In remarks after polls closed on Tuesday, the governor called for unity, urging Californians to reject the “false separateness” that emerged during the recall campaign. “We have so much more in common as a state and nation than we give ourselves credit for,” Newsom said at the Democratic Party’s headquarters in Sacramento.

Newsom needed more than 50% of voters’ support to keep his job. Had he been recalled, the roughly 46 rivals running to replace him only had to get the most votes to win. Opponent Larry Elder, a conservative talk show host who supports former president Donald Trump, received 46.9% of the vote. The next most-popular candidate, YouTube personality and Democrat Kevin Paffrath, got 9.8%.

Newsom had turned the special election into a referendum on his main Republican rival, Elder.

Elder’s entry into the race two months ago helped crystallise opposition to the recall. His controversial views like eradicating the minimum wage and allowing employers to ask women whether they planned to have children were unpalatable to the majority of Californians, said Dan Schnur, a former spokesperson for Republican governor Pete Wilson who now teaches political communication at several California universities.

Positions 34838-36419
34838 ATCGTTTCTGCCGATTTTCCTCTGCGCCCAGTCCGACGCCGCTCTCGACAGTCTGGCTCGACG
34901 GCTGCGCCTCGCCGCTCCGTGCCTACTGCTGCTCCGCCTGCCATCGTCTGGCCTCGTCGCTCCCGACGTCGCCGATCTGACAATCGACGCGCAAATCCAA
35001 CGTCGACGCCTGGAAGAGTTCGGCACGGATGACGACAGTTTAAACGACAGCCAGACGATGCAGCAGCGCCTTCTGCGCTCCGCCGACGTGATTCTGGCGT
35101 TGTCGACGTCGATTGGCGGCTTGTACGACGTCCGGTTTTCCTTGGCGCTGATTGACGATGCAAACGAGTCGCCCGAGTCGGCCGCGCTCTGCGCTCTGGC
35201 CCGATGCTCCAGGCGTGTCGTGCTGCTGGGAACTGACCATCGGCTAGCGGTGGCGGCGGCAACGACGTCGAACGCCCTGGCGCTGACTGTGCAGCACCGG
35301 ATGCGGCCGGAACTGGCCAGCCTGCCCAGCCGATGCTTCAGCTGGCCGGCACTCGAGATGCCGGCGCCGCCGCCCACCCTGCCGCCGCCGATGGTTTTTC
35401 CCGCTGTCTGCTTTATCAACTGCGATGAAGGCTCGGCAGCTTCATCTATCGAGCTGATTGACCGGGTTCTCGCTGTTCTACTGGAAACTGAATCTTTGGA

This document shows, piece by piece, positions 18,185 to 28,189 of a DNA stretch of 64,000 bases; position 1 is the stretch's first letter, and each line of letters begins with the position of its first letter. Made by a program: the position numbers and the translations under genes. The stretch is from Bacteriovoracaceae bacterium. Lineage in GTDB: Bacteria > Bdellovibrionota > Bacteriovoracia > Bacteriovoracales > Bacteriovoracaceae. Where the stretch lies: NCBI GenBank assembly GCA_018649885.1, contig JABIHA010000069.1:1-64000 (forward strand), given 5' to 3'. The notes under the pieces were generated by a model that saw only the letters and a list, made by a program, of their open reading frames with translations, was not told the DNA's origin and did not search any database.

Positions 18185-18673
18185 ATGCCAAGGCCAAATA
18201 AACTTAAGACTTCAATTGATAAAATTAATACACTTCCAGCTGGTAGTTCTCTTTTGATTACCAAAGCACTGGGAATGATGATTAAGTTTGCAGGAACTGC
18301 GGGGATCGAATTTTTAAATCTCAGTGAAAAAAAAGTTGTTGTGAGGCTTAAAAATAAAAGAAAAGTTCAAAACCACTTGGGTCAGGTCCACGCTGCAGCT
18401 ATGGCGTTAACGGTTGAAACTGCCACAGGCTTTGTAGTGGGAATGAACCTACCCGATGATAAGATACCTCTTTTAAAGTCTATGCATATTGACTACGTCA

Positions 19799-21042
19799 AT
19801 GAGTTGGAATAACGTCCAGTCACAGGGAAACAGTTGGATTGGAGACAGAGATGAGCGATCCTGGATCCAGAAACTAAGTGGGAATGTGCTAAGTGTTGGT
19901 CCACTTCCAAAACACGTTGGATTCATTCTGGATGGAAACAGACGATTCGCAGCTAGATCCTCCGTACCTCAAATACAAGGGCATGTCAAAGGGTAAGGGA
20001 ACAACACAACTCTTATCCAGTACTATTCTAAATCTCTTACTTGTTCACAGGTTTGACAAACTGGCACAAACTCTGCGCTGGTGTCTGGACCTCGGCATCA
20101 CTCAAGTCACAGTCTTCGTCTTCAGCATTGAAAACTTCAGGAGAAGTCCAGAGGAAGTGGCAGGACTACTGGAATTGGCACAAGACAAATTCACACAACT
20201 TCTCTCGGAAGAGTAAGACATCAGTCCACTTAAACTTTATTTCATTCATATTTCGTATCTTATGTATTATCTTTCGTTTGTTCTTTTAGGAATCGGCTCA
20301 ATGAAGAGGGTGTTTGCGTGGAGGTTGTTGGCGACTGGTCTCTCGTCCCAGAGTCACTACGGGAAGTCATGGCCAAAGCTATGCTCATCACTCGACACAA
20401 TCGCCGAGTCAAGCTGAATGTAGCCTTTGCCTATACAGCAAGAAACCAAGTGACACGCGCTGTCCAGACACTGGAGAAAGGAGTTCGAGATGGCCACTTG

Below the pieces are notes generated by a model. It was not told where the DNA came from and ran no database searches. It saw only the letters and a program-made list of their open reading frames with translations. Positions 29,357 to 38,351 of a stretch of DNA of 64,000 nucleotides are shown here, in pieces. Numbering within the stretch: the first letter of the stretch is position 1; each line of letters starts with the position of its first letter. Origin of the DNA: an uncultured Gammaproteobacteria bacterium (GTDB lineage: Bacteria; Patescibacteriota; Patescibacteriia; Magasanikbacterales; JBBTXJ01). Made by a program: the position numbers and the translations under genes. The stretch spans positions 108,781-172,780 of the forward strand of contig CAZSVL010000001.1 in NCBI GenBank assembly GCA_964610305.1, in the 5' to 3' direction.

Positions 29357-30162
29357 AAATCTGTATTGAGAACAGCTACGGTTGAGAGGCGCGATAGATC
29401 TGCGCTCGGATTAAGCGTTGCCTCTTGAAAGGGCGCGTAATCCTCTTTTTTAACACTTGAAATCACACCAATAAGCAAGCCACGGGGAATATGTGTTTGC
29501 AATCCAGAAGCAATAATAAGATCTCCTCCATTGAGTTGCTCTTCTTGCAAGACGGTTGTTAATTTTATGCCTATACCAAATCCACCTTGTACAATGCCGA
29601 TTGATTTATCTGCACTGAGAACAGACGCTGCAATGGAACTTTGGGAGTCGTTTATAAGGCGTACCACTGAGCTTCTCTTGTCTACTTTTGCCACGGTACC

“Newsom didn’t win this election by talking about himself and his own accomplishments,” Schnur said. “He won by warning voters about the potential alternative.”

The 53-year-old former San Francisco mayor was the first governor to call for a statewide lockdown at the start of the pandemic. Initially his approval ratings were among the highest in state history. As the crisis wore on, however, Newsom’s appeal faded and opponents gathered more than the 1.5-million signatures required to trigger a recall election. The overwhelming majority of gubernatorial recall efforts fail, but Newsom’s aggressive pandemic-related business and school closures and his attendance without a mask at a luxury dinner party with lobbyists ignited the grass roots attempt to remove him.